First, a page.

She was a Maguire, a daughter of Cecil Maguire who was originally from the inland waterways town of Enniskillen, but in the golden years just before World War I had found the best outlet for his engineering and mechanical talents in Dublin, where he was a pioneer in the rapidly-expanding motor trade.
This meant that his primary interest afloat was in developing motor-boats. But as the family home from the 1930s was beside the north shore of Dublin Bay where Kibarrack is veering into Sutton, his four children - Neville, Sheila, David and Romaine - were able to learn their sometimes self-taught sailing in dinghies in the sheltered inner waters of Sutton Creek inside Bull Island with the nascent Kilbarrack SC.
However, as Cecil’s own sailing base was Howth, where he’d the 26ft 1894-built gaff cutter Marie and then after 1945 the comfortable 40ft Thorneycroft motor-cruiser Cirrus (which he bought at Lucan on the Royal Canal), he was keen that Howth Motor Yacht Club should share in this encouragement of young dinghy sailors, and seventy-seven years ago Sheila became the first of his children to join the club.
She was able to do so because she was at school in Dublin while her older brother Neville was away at school in Cork. He joined a few weeks later when he came home for the summer holidays, but it remained a matter of quietly amused satisfaction to Sheila for the rest of her life that she was senior to her renowned older brother Neville – subsequently a multiple champion - in terms of Howth sailing membership.
She was further drawn into the Howth scene with marriage in 1950 to Jim Higginbotham, whose wider family were involved with both HMYC and Howth Sailing Club, and they soon had two daughters – Gaye and Judy – while their sailing developed with Jim going into partnership in the Howth 17 Mimosa with a Dublin-based airline pilot from Cork, Paddy Kirwan, who later was to be President of the Irish Yachting Association.
Meanwhile, in Howth the major dredging of the harbour in the mid-1960s provided an opportunity to amalgamate the two clubs, an epic story in which Jim and Sheila found themselves playing a key role, as Jim became the Commodore of Howth SC (only the third one since its foundation in 1895) only on condition that HSC and HMYC continued with active negotiations to become one as Howth Yacht Club.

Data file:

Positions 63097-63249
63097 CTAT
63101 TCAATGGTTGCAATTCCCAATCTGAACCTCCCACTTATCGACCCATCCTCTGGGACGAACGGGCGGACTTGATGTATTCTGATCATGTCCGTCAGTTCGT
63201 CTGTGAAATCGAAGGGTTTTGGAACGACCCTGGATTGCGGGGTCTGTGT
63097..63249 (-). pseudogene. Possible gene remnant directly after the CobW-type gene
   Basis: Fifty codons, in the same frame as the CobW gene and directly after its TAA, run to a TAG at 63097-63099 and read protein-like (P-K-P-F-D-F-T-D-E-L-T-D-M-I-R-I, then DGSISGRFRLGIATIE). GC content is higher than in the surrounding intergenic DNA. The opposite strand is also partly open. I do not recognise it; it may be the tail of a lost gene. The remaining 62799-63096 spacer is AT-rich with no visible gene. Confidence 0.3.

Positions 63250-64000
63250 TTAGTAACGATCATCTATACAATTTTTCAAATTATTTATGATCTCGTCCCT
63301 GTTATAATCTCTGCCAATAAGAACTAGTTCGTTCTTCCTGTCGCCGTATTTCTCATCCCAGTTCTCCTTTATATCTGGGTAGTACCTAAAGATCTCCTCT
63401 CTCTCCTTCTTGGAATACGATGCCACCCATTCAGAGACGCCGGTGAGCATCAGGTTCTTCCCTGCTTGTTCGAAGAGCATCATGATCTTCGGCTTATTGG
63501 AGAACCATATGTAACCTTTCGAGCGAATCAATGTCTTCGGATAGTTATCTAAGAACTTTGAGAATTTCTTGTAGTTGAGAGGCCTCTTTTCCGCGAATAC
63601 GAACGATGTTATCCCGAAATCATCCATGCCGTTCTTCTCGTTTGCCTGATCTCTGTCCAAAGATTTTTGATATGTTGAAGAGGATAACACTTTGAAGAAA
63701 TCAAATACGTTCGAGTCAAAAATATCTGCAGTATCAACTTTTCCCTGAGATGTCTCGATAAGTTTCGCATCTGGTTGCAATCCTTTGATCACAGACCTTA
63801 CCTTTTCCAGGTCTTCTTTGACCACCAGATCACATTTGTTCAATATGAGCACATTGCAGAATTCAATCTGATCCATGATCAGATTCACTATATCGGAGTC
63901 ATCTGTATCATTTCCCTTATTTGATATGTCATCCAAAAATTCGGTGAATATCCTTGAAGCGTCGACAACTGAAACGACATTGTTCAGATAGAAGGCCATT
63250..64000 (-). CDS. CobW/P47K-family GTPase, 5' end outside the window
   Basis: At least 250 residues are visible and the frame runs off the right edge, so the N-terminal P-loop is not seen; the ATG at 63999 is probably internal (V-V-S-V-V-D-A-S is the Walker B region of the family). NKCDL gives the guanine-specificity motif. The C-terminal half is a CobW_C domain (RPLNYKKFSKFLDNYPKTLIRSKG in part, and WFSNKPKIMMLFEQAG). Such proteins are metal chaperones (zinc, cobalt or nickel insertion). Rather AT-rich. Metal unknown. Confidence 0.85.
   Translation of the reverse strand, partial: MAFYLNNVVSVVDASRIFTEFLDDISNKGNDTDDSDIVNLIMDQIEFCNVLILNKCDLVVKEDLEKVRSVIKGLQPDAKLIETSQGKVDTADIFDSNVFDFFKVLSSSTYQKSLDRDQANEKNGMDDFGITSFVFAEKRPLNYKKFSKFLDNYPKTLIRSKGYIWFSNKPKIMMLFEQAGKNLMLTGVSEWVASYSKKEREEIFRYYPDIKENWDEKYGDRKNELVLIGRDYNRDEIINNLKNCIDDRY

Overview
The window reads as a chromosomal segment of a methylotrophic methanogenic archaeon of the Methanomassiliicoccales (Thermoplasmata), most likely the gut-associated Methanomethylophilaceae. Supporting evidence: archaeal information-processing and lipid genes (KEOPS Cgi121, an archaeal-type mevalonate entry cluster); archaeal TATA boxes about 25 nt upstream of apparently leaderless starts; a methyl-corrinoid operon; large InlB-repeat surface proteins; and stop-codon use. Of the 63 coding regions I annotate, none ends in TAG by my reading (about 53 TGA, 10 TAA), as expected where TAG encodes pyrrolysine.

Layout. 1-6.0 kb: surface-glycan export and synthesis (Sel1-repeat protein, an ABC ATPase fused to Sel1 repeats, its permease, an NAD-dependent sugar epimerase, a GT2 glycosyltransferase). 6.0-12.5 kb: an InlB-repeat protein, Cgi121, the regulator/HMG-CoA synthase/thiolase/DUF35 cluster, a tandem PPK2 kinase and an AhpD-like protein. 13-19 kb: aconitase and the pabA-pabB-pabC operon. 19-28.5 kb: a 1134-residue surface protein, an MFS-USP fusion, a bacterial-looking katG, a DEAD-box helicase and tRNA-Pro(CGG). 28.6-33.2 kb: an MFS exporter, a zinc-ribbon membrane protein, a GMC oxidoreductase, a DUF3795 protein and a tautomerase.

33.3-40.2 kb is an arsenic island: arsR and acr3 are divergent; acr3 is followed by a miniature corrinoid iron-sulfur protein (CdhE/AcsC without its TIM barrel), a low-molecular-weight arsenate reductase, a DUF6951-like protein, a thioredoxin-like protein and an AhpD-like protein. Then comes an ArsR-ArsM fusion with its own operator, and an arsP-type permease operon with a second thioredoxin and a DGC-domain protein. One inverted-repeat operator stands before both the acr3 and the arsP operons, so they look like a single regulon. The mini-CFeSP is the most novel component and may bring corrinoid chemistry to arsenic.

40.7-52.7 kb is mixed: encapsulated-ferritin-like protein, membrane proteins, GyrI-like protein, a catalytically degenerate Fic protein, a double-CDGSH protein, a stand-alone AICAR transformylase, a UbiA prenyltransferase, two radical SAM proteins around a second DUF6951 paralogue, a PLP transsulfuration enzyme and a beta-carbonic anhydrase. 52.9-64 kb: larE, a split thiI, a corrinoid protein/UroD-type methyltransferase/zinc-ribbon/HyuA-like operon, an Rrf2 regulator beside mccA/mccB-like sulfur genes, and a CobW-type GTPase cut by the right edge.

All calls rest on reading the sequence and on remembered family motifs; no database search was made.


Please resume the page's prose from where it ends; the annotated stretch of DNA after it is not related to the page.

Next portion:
This was duly achieved in 1967-68. It may all seem a straightforward amalgamation in retrospect, but conservative feelings ran deep in the old guard in HSC, a notably purist organization, and Sheila’s kindness and charm as the Commodore’s wife - combined with her own family links to HMYC where both her daughters were in the Junior Training Programme – quietly played a key role in achieving a successful outcome.
Family life afloat and ashore continued with the notably fit Sheila keeping trim as a regular swimmer and badminton player in addition to sailing, and in time she and Jim had two sons-in-law with the inevitable connection to boats developing, airline captain Derek Bothwell who married Gaye and lived in Howth, and architect Stuart Hamilton, married to Judy, whose main interest was in the inland waterways – he was one of those who developed the private marina at Gortmore on Lough Derg.
In 1975 Jim and son-in-law Derek went into partnership with the Folkboat Mistral, and contributed greatly to the growth of this then-very-active class in Howth, which at its peak was pushing towards two dozen actively raced and cruised boats. But it was a sadly short-lived arrangement, as Jim Higginbotham died in 1979. It was a personal tragedy which left the extended family bereft, yet in time was to show Sheila’s remarkable powers of resilience while reinforcing her lively and mutually entertaining interest in her growing extended family.
The vitality of the family was such that by the time of her death, Sheila had seven grandchildren and fourteen great-grandchildren, with all of whom she maintained a busy and informative relationship. She kept herself well up to speed with the latest communication technology not because she felt it was the right thing to do, but because she was a Maguire and the interested and intelligent use of technology was in her DNA.
She cherished personal independence and continued driving herself to the end, while in her eighties, during a visit to family in Australia, she did an extensive self-drive tour of South Australia with a hired camper-van.
Meanwhile, her sailing had moved into another area with a second marriage in 1985 to the widowed Ian Morrison of Howth, a former offshore racing and cruising veteran with whom Jim Higginbotham had sailed, and whose sea-going interests were now taken up with the Mediterranean-based Halberg Rassy 42 ketch Safari of Howth aboard which they cruised extensively before Ian’s death in 2004.
That was a cruel year for Sheila as her younger sister Romaine Cagney – like all the Maguires a hyper-keen sailor and parent of sailors - also died, but in due course the Sheila Morrison resilience reasserted itself, and life went on afloat and ashore.